April A to Z Day 4: Diction

Diction is a fancy term for word choice and phraseology.

It’s an important element of writing, because your diction affects the tone and flow of your writing. If you want to see what I mean, take a chapter from The Lord of the Rings and compare it to a chapter from Game of Thrones.

Your diction should be a matter of conscious choice, because it affects how your audience judges your work (I’m thinking of adjectives like pretentious, arrogant, genuine, melodramatic, honest, etc.)

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Unless I have some specific purpose that requires a different mode of diction, I try and stick to everyday language, avoid clichés, and be careful with phrases that offend for no good reason (for example, I never say “you throw like a girl” unless I put it into the mouth of an adolescent boy or a sexist adult).

That’s because every piece of writing I produce is an appeal to someone. For the most part, I want my writing to come across as an attempt at conversation. I want it to give the (honest) impression that I’m real; that I don’t stand on formality; and that I respect everyone, both as human beings and as individuals with their own perspectives.

I try not to talk like a theorist unless I’m talking to theorists, and I try not to use formal diction unless I’m writing a formal paper. Here’s an early attempt of mine to blog about theoretical social media stuff without sounding like a theorist. I don’t think I succeeded. This one, which I wrote to share how I learned to use Twitter with people who are starting from scratch like I did, is much more readable.

image from Mindstirmedia.com, pinned by Part Time Monster


About Gene'O

Compulsive writer, amateur photographer, and blogaholic. Also an evil genius.

16 thoughts on “April A to Z Day 4: Diction

  1. Harliqueen says:

    A great post and a good point.


  2. Diction is a fantastic D word 🙂

    Do you think diction is synonymous with voice, or are you speaking more specifically about vocabulary and sentence structure?


    • Gene'O says:

      I don’t think it’s synonymous with voice. It’s more about sentence structure and word choice, but it does affect voice. Thanks for stopping by!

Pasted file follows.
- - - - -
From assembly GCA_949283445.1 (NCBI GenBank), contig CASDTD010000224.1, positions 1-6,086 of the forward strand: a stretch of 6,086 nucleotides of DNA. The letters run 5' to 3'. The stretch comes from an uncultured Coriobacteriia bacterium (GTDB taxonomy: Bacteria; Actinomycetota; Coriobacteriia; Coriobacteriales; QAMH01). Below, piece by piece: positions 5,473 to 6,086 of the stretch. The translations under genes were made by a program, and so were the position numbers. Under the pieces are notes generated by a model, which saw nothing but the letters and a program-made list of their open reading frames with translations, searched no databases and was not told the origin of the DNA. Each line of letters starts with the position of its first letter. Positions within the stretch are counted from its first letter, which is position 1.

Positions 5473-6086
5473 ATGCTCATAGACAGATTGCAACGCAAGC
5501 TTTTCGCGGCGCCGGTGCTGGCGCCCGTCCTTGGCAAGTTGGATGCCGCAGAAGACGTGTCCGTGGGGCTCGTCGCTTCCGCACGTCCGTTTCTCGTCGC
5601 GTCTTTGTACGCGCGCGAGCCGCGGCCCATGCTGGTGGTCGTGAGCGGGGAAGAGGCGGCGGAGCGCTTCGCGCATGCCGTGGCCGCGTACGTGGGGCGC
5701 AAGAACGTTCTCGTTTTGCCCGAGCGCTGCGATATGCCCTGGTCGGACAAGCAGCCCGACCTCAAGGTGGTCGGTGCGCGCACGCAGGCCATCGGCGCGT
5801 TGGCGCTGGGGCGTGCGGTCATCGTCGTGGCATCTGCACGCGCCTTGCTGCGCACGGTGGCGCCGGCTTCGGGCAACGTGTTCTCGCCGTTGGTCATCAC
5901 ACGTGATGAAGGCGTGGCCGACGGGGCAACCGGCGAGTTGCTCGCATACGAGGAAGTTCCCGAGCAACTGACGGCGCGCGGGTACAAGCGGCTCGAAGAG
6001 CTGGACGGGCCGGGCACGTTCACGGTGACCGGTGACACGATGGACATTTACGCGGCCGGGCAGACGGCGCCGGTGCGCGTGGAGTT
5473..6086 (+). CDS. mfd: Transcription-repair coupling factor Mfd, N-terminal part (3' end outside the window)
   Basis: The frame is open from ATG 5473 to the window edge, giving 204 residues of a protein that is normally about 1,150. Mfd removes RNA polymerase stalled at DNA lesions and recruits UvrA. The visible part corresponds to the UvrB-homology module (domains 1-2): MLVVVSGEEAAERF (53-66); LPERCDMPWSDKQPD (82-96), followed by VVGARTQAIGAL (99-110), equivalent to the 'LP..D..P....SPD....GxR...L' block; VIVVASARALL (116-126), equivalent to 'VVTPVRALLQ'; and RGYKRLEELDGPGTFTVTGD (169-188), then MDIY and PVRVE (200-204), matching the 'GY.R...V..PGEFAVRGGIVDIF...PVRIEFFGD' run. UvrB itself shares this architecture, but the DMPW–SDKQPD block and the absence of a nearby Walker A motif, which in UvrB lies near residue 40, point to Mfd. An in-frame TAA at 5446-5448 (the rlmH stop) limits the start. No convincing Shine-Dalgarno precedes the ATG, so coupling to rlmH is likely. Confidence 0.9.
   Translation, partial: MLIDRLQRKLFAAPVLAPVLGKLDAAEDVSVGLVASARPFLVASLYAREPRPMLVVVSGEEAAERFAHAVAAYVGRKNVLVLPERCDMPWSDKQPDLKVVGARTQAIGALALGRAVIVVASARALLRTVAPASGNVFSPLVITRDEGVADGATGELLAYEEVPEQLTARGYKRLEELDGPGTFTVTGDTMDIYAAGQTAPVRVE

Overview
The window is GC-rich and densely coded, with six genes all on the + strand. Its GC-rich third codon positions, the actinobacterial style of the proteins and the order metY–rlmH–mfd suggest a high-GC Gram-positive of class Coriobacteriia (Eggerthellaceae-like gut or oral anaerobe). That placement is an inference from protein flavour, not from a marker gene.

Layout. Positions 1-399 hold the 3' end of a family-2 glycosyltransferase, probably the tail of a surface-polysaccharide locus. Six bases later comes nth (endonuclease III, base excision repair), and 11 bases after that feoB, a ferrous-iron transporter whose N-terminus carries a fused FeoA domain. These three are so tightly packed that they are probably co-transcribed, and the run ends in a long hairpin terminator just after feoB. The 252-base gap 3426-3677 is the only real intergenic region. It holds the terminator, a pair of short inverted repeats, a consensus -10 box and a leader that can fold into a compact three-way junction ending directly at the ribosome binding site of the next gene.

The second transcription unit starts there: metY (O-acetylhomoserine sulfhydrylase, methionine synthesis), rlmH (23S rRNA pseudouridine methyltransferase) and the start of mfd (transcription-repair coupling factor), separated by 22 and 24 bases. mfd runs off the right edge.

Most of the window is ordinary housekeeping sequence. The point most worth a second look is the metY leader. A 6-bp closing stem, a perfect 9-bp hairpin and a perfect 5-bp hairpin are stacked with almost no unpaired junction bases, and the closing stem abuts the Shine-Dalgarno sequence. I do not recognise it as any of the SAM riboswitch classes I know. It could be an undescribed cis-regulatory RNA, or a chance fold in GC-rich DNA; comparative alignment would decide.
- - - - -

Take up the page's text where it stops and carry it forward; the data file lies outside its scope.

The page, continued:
3. You should do a post about Audience…

    I try to write my blog posts similar to how I speak, or at least similar to how I think and think about speaking. Somewhere in there is the introverted line that speaks the truth.

    Reigning that in a bit for my fiction writing is only somewhat problematic; some of it is about finding the right voice for that where my way of writing blends right in.

    It’s also about how rough it is: I put more time into editing emails I send professionally than just about anything. So maybe the audience really does matter…


  4. Absolutely true! Such a great post!


  5. I’ll admit, if I don’t like the cadence of the writer, or if I can’t hear his “voice” with clarity and honesty, I won’t read on.


  6. I constantly fret about this portion of my writing. I worry about every little thing, but I always want a reader to feel my personality come through. I want them to feel like we are having a real time conversation. I’m not sure all of my followers are there because they like music and blurry photos, but I hope they stay because they relate to me. Excellent post, really enjoyed it.


  7. This is really important and not an easy skill to master. It is very easy to fall into cliché and it’s a conscious effort not to. Diction is also important in business communication. Just as it is important to avoid cliché in blogging unless it is deliberately part of the dialogue as you have said, it is important to avoid jargon in business communication, depending on your audience.


    • Gene'O says:

      Yes, jargon is one of my pet peeves.

      I agree with you about diction in business communication. In business, the use of language can be a status-marker. It can affect your chance of getting a promotion or landing a client.

      And you’re right, it’s not an easy skill to master. Just learning to be alert to it takes a lot of practice and reading.


  8. […] they are different concepts. Tone is about the author’s attitude as expressed by things like diction, syntax, and point-of-view. Mood is about how a piece of writing affects the audience. So, tone has […]


  9. […] 1:  Audience – Biographical – Canon – Diction – […]


  10. […] 1:  Audience – Biographical – Canon – Diction – […]


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